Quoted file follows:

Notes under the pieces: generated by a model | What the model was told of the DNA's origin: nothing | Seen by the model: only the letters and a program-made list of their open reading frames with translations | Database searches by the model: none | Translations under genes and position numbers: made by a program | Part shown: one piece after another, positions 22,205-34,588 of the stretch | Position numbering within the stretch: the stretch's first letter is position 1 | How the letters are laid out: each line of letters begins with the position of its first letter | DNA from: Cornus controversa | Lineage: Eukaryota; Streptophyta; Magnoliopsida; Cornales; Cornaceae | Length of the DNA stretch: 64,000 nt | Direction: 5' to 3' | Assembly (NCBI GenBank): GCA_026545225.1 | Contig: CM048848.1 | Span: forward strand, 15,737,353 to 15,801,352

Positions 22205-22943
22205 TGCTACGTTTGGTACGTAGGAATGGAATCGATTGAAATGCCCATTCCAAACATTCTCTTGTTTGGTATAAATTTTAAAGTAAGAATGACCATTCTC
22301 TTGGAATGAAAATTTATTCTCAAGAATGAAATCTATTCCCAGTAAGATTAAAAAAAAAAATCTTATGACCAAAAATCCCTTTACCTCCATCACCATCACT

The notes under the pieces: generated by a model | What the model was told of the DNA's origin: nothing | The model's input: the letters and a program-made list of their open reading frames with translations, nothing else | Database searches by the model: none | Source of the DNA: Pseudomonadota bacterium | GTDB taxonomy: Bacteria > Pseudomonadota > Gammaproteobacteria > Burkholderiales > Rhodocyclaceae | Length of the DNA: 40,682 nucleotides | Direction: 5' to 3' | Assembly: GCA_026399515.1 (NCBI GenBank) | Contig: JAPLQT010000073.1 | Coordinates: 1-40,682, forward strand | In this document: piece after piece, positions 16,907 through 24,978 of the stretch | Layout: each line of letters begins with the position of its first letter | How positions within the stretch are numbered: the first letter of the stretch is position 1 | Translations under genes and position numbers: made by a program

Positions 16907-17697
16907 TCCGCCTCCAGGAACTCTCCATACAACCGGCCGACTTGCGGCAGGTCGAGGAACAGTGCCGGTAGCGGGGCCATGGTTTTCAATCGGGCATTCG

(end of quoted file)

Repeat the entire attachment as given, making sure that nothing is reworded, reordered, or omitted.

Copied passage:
Notes under the pieces: generated by a model | What the model was told of the DNA's origin: nothing | Seen by the model: only the letters and a program-made list of their open reading frames with translations | Database searches by the model: none | Translations under genes and position numbers: made by a program | Part shown: one piece after another, positions 22,205-34,588 of the stretch | Position numbering within the stretch: the stretch's first letter is position 1 | How the letters are laid out: each line of letters begins with the position of its first letter | DNA from: Cornus controversa | Lineage: Eukaryota; Streptophyta; Magnoliopsida; Cornales; Cornaceae | Length of the DNA stretch: 64,000 nt | Direction: 5' to 3' | Assembly (NCBI GenBank): GCA_026545225.1 | Contig: CM048848.1 | Span: forward strand, 15,737,353 to 15,801,352

Positions 22205-22943
22205 TGCTACGTTTGGTACGTAGGAATGGAATCGATTGAAATGCCCATTCCAAACATTCTCTTGTTTGGTATAAATTTTAAAGTAAGAATGACCATTCTC
22301 TTGGAATGAAAATTTATTCTCAAGAATGAAATCTATTCCCAGTAAGATTAAAAAAAAAAATCTTATGACCAAAAATCCCTTTACCTCCATCACCATCACT

The notes under the pieces: generated by a model | What the model was told of the DNA's origin: nothing | The model's input: the letters and a program-made list of their open reading frames with translations, nothing else | Database searches by the model: none | Source of the DNA: Pseudomonadota bacterium | GTDB taxonomy: Bacteria > Pseudomonadota > Gammaproteobacteria > Burkholderiales > Rhodocyclaceae | Length of the DNA: 40,682 nucleotides | Direction: 5' to 3' | Assembly: GCA_026399515.1 (NCBI GenBank) | Contig: JAPLQT010000073.1 | Coordinates: 1-40,682, forward strand | In this document: piece after piece, positions 16,907 through 24,978 of the stretch | Layout: each line of letters begins with the position of its first letter | How positions within the stretch are numbered: the first letter of the stretch is position 1 | Translations under genes and position numbers: made by a program

Positions 16907-17697
16907 TCCGCCTCCAGGAACTCTCCATACAACCGGCCGACTTGCGGCAGGTCGAGGAACAGTGCCGGTAGCGGGGCCATGGTTTTCAATCGGGCATTCG